Youth mountain bike programs bringing back the stoke this fall. After utilizing a modified race format in 2020, the Georgia Cycling Association held its first middle and high school race weekend of the 2021 season at Kingston Downs near Rome, Georgia. Hundreds of athletes and parents descended on the venue to cheer on student athletes and to safely enjoy two days of fun, sun, and bikes.
Morning course pre-rides doubled as coaching and training sessions.
Racers were grouped by gender, and grade level, in a modified time-trial format for the middle school races on Saturday. The eighth grade girls were the first to race, leaving the start area in waves of five riders at a time, and each wave was spaced ten seconds apart to provide plenty of breathing room.
The mountain bike trails at Kingston Downs were professionally constructed and machine-built, in partnership with the Georgia Cycling Association. The 5.6-mile, rolling race loop nets about 450 feet of climbing, with one half-mile climb accounting for nearly 200 feet of the elevation gain.
Smooth and wide (but not too wide!) trails snake through the forest. The trail designers kept the grades reasonable and avoided creating switchbacks for a fast and beginner-friendly course.
These boys found a nice shady spot to chill and enjoy watching the girls race.
The race course starts and ends in a massive tree-ringed field with plenty of room for spectators. The final downhill section included more than half a dozen wide, bermed turns, each of which required three truckloads of dirt to create.
The 5,000-acre Kingston Downs property was once host to a massive, annual steeplechase race, and the mile-plus horse racing oval is located at the northern end of the property, wrapped on three sides by the Etowah River. Guests of the private property can enjoy hiking, biking, float trips, and a wood-fired hot tub, among other activities. Three cottages are located on the property and can be reserved through AirBNB. There’s also a wedding venue and a hunt club located at Kingston Downs.
The first race of the day opened with the singing of the Star-Spangled Banner.
At the middle school level, the Georgia Cycling Association places an emphasis on fun, fitness, skills, and good sportsmanship. I was impressed to find that groups of riders greeted me and called out “walker up” as they approached on the trail. Many parts of the pit area were designated bike-walk zones, and to my surprise, all the students seemed happy to follow the rules.
Summer may be on the way out, but high school mountain bike season is just getting started. The venue was a hive of activity, buzzing with excitement for the sport, with an energy level I’ve seldom experienced at regional mountain bike races.
A portable pump track and mini skills area gave students a chance to burn off nervous energy and have some fun while waiting for their races.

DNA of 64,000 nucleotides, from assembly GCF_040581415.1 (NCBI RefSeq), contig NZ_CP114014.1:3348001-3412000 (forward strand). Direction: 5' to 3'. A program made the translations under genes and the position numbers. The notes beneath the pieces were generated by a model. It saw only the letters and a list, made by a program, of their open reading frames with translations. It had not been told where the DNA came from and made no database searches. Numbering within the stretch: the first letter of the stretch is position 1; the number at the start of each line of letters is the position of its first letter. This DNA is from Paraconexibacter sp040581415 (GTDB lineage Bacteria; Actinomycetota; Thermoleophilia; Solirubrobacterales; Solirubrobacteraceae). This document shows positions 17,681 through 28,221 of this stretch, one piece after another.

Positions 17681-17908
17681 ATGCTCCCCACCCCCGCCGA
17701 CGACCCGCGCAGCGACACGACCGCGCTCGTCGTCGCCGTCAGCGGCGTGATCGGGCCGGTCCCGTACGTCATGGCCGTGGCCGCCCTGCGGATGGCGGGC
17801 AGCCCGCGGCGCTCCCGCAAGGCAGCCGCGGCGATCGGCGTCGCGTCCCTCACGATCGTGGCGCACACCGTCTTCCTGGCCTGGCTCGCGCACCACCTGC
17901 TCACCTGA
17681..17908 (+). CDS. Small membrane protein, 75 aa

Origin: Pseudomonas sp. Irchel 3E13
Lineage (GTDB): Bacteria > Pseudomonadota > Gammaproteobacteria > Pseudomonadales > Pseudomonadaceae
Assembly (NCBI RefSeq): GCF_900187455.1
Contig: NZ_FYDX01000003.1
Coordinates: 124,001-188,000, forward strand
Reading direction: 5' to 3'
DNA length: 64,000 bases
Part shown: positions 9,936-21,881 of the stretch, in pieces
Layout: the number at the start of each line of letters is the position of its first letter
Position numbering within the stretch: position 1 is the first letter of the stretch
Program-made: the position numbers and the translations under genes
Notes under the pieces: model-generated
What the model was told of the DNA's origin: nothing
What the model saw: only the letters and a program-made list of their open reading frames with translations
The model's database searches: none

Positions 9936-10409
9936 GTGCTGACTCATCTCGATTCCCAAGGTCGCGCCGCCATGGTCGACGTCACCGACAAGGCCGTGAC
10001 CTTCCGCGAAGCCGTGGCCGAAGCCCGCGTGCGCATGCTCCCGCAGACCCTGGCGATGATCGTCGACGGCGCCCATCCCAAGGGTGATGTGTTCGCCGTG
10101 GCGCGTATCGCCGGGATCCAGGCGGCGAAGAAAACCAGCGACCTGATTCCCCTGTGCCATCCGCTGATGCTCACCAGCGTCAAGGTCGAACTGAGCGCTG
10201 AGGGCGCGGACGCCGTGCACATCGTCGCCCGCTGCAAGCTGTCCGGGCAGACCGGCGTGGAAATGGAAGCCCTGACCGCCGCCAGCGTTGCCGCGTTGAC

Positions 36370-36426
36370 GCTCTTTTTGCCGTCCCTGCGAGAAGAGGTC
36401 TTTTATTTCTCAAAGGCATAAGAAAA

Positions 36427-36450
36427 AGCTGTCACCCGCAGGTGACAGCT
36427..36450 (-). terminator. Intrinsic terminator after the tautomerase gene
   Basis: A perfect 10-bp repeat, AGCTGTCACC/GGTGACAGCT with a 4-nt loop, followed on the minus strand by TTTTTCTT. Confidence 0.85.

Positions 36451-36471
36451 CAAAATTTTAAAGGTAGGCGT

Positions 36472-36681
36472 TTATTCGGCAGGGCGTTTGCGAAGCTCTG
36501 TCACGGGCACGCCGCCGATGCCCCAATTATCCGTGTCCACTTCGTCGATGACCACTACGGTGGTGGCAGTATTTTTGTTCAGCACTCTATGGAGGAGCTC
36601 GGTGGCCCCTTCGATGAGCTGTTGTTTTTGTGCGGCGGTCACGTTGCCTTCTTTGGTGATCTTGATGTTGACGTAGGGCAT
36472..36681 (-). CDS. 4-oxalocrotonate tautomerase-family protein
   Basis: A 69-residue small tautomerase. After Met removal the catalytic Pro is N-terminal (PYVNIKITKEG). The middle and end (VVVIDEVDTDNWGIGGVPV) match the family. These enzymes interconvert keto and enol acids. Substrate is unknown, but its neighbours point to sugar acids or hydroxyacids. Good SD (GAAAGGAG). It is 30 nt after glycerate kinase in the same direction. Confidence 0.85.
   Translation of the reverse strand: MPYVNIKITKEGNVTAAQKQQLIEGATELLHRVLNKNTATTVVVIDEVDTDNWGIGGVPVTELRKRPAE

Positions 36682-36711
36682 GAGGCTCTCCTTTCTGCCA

Teams from around the state of Georgia set up tents in the pit area with chairs, snacks, and fans to keep cool through the heat of the day. Dedicated coaches and parents are there to support the student athletes, keeping track of start times and making sure everyone is fueled and ready before their race. A student-to-volunteer ratio of four-to-one is generally required for practices and events, though in reality it’s closer to two-to-one. Parental involvement — and stoke — appears to be high for the teams.
One coach mentioned that his team counted five athletes two years ago, growing to 20 last year amid the pandemic. With many students and parents avoiding contact sports last fall, and again this year, mountain bike racing is seen as a safer alternative. For the 2021 season, that same team has grown to 38 middle and high schoolers, which brings its own organizational challenges.
This is the first year the Georgia Cycling Association is operating independently after a split from NICA earlier this year. The parents and coaches I spoke with report the transition has been mostly seamless thus far. In 2020, the Association reported 1,050 student athletes, and this year the group is expecting to serve close to 1,200 participants.
It takes a lot of gear and specialized equipment to pull off a massive event like the Georgia Cycling Association season opener. Before heading up the Association, Executive Director Kenny Griffin was a mountain bike event promotor, putting on some of the most popular races in the region. It’s clear that experience pays off on race days, and this one appeared to run as smoothly as a freshly lubed electronic drivetrain.
It’s hard to imagine a better venue for scholastic mountain bike racing than Kingston Downs. Families made a weekend out of the races, with on-site camping, food trucks, and plenty of space to spread out for picnic lunches.
Updated to correct the number of student athletes in 2020 and 2021.
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